“Well, in Whoville they say – that the Grinch’s small heart grew three sizes that day.”
If you’ve seen this iconic film, How the Grinch Stole Christmas, you know exactly what made the Grinch’s heart grow. When he at long last puts others first, selflessly jumping off a cliff to rescue the Christmas presents, his heart swelled with kindness and his face radiated joy.
Treat yourself…by treating others
Elizabeth Dunn, a happiness researcher, and professor of social psychology at the University of British Columbia, has been focused on how our altruism positively impacts our own emotions for over a decade.
In one study, researchers gave random people on campus $5 or $20 bills.
Researchers told the control group to spend the money on something nice for themselves. Another half of the recipients were told to use the money to help others.
What do you think the researchers found when they checked back in? Who was happier? The students who bought $5 Starbucks coffees for their favorite professors or those who had the chance to treat themselves to a $20 lunch on the house?
The results overwhelmingly showed that the amount that people received didn’t matter. Those who had the chance to use $5 or $20 to help others reported themselves as happier than those who had spent the money on themselves.
Think positive, feel positive
Dunn’s research spurred many similar studies. PsyPost reports on a very recent similar study involving Filipino undergraduates looking at the effects of gratitude and kindness on life satisfaction and emotions.
The control group had the chance to write about five of their top work or academic accomplishments weekly.
The “gratitude group” wrote about five things they were grateful for and applied gratitude related quotes to their own lives.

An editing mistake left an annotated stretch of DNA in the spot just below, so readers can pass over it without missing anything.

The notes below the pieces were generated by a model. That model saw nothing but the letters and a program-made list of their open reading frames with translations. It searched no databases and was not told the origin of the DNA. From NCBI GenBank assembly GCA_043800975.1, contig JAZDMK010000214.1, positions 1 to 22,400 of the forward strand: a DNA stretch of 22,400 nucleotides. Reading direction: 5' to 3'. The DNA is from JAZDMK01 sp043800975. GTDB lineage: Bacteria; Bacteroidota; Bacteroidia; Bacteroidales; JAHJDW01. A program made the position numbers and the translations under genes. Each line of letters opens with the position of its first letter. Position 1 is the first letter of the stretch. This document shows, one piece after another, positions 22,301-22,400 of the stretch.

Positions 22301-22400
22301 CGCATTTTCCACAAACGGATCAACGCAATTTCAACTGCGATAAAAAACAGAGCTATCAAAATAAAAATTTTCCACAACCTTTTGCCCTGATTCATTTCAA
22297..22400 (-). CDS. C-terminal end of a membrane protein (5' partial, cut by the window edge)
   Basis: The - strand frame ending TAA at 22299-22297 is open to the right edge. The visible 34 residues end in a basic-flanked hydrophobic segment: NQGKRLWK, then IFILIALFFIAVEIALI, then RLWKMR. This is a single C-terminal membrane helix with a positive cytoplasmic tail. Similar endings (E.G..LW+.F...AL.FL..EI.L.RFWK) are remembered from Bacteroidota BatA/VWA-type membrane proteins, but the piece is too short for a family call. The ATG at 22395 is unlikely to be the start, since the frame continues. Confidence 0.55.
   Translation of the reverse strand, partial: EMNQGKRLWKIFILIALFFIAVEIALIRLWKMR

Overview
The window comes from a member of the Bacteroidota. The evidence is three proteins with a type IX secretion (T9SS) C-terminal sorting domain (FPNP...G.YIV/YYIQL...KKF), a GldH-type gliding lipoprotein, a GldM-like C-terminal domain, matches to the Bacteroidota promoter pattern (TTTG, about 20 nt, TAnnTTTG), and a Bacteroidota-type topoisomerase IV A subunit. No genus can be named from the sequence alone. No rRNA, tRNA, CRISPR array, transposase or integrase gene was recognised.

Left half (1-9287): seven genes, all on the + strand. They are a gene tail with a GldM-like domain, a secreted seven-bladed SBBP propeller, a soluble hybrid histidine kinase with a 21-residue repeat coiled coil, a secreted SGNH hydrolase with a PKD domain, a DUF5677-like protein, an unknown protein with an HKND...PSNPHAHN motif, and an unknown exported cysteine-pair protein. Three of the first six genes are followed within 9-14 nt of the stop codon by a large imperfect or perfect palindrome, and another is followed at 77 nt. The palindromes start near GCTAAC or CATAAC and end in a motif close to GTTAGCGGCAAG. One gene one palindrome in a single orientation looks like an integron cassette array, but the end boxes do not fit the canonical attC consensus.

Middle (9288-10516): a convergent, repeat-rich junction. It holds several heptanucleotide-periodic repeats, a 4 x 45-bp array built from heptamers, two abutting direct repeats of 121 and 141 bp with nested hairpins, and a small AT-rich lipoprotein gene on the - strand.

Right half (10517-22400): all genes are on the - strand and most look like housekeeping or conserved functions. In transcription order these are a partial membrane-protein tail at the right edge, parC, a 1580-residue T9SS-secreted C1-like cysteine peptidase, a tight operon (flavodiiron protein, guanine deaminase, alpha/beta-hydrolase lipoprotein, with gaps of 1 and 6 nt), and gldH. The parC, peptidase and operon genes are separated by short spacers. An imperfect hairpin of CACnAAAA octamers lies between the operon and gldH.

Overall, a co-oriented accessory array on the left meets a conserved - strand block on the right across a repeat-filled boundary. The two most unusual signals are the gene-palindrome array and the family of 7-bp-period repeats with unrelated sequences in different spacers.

The last group, the “kindness group” shared their stories of five acts of kindness they did and also related to kindness themed quotes.
You probably won’t be surprised to hear that groups who had the chance to focus on gratitude and kindness showed significant increases in their perceived satisfaction with life after their exploration of these topics.
It turns out that even just thinking about kindness brings joy to our lives.
Good deeds produce Oxytocin
Why is this the case? We don’t exactly know, but Psychology Today may have some clues. Oxytocin, the so-called love hormone, is a byproduct of doing good.
Oxytocin is the same hormone we produce when we cuddle up with a loved one or pet. We can get the same rush from helping others.
In fact, it doesn’t even matter whether we help loved ones or even random strangers, we still benefit from “our heart growing three sizes” in response to our own kind deeds.
As educator and reformer, Booker T. Washington once said, “those who are happiest are those who do the most for others.”
So, take a few minutes out of your week to help your elderly neighbor with her trash. Write that email to your friend letting her know that you appreciate her. You will make your friend’s day, and you will feel amazing too!
Good Deeds Day, an annual global day of doing good, is the pinnacle of doing good year-round. Good Deeds Day has grown to 108 countries with millions of participants. Good Deeds Day 2022 is on April 3, and registration is OPEN.
This article was originally published on Goodnet and appears here with permission.